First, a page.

Stealthing, by any other name

Back in April, I found myself filing a new term in my feminist vocabulary; that special set of words I draw on when trying to discuss a society where power dynamics still skew heavily on the side of men.

‘Stealthing,’ my knowledgeable friend informed, in a voice that attracted the eyes of the surrounding café patrons, ‘is when a guy takes off the condom during sex without permission.’

‘So that’s what it’s called!’ another friend exclaimed as if she had just heard the name of a song that had been gnawing at her.

‘That’s happened to you?’ I asked.

She nodded solemnly and said that she had experienced this particular form of assault a decade ago, but without a name for it, she had never spoken about it.

In that instant, the act went from an amorphous blur on the periphery of her late night recollections, to a hot topic of conversation.

That same week, the word ‘stealthing’ was plastered over the news when a man in Switzerland was convicted of rape for committing the offence. Now, we not only knew what to call the act, but also that, at least in some places, it was considered a crime. Discussion continued as we teased out our feelings about what exactly constitutes consent.

‘He went into the bathroom to put it on … I clearly remember,’ a third friend said, ‘but then in the morning he told me had forgotten … We had an argument about it … In the end, he apologised and drove me into the nearby town to get the morning after pill … so not a complete arsehole I guess.’

Our opinions on the spectrum of arsehole-ery might have been extremely varied, but labelling the recurrent behaviour allowed us to have an open conversation about it. One that could be overheard and repeated, raising awareness of an issue that had gone unspoken until then.

The feminist lexicon is always evolving to include new terms that allow women to more clearly articulate their experiences. At a time when Triple J’s Hack Live seriously questioned if ‘male privilege is bullshit’ and an ugly act like stealthing is being touted as a trend, we must remember to keep calm and embrace the discussion that coining these terms allows us to have in the first place.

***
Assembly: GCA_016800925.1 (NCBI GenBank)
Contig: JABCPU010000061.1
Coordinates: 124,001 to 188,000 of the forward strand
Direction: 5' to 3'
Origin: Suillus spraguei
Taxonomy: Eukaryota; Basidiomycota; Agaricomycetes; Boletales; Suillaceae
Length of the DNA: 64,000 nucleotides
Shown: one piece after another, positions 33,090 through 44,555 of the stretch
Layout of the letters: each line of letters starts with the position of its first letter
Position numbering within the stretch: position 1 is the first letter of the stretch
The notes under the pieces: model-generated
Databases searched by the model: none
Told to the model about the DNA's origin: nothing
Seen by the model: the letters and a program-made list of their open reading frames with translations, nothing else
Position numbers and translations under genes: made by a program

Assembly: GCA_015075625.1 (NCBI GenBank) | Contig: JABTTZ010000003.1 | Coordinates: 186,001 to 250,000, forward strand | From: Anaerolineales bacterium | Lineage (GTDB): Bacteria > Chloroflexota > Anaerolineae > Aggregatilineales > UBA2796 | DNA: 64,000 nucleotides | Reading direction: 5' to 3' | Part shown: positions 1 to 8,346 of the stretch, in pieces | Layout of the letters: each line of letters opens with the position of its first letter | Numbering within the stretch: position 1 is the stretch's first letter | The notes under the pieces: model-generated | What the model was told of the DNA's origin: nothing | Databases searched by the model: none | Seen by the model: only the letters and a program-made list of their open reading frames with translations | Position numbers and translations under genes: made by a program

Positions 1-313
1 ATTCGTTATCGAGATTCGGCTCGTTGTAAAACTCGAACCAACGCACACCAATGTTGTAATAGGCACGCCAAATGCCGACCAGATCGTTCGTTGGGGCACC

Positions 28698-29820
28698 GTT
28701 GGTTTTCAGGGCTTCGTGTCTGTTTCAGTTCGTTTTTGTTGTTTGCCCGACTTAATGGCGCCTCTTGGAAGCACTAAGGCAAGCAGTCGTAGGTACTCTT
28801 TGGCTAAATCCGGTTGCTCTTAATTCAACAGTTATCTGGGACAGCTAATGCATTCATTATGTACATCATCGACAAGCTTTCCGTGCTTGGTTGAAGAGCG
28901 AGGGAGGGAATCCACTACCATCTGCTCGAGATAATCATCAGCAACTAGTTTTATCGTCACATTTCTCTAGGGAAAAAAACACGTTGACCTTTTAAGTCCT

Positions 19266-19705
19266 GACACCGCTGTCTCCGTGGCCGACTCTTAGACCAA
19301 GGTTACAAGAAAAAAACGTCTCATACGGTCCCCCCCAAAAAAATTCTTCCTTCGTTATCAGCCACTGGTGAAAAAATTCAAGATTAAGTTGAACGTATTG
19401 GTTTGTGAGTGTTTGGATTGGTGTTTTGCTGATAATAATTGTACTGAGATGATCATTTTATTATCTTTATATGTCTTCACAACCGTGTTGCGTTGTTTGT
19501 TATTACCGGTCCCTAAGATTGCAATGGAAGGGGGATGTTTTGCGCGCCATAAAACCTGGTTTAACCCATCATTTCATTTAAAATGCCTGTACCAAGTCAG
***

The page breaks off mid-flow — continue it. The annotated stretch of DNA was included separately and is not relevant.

In 2008 when Rebecca Solnit first published her article ‘Men Explain Things to Me’ in the Los Angeles Times, she had no way of knowing that the neologism of ‘mansplaining’ would soon become a go-to in the feminist artillery. At first, she was concerned that the term might be typecasting, but ultimately decided its usage was positive when a PhD student said to her: ‘you need to look at how much we needed this word, how this word let us describe an experience every woman has but we didn’t have language for.’ Solnit had the same realisation that I had in the café: words are power. Naming the beast is like flicking on a light switch, illuminating the ugly corners of our culture, shrinking issues down to their true size like the hand shadows appearing as monsters on the wall at school camp.

That isn’t to say, of course, that some acts aren’t still monstrous. While ‘mansplaining’ labelled an irksome habit that many of us could do without, naming is also an important part of discourse when it comes to more serious acts of violence towards women. While stealthing is also committed against men, the majority of cases in question are acts of gendered violence that stem from an inherent belief in male supremacy over women, and the right to procreate. One online proponent summarises this sentiment stating: ‘It’s a man’s instinct to shoot his load into a woman’s *****. He should never be denied that right.’